President Reagan's nomination of Judge Robert Bork to the Supreme Court has set off alarm bells among civil rights activists and liberals. It is really difficult to understand why. For Judge Bork, as a life-long exponent of judicial restraint, is quintessentially dedicated to allowing them the maximum opportunity for convincing us of the merits of their cause.
Judge Bork, like President Reagan, is a believer in giving fidelity to the original intention of the Constitution. He views the Constitution as a set of well-defined legal rules. There is a great deal to be said for this.
The founders of our Republic were trying to make a government out of the shambles of an ineffective confederation of states. They were not assembled in Philadelphia to hold a revival meeting. The founders had very clear ideas about what they wanted; and not all of those ideas appeal to us today. Justice Thurgood Marshall was quite right in saying recently that many of the framers were sexist and slaveholders who intentionally wrote the Constitution with those prejudices in mind. It is valuable both to recognize this and to reflect further on what it means.
The Constitution does not solve every human problem. It cannot. The framers wrote a short document designed to deal with very specific things. They left other matters to be resolved by us the living as needed at the appropriate moment in history. Judge Bork, by all accounts, would allow that. Abortion, capital punishment, homosexual rights, affirmative action will be neither legitimately prohibited nor constitutionally required. The clock will not be rolled back on civilization. But the responsibility for making such choices will be firmly placed in our hands. Liberals should welcome the opportunity.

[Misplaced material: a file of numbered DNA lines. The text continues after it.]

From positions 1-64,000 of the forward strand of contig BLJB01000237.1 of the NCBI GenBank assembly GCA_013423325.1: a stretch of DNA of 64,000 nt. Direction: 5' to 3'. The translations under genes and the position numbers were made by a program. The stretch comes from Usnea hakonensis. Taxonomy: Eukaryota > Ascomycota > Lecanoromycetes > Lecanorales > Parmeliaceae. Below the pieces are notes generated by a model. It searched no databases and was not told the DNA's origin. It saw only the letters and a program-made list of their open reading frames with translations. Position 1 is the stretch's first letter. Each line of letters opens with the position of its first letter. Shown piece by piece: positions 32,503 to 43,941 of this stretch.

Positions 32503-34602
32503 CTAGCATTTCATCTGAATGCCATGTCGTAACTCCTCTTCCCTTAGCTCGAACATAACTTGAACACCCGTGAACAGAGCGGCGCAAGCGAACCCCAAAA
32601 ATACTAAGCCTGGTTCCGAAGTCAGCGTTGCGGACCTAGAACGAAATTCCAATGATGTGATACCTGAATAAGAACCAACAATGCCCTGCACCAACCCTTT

Each of us will have to take a greater interest in living by the values we have, of giving meaning to the Constitution's aspirations and of convincing the rest of us, through democratic means, that these values are the values which truly reflect America. Sen. Kennedy is wrong. Judge Bork has no interest in telling us what values America must have. Judge Bork's America is what we will make of it.
JOHN P. GIRAUDO
Attorney Adviser, Office of Legal Counsel
U.S. Department of Justice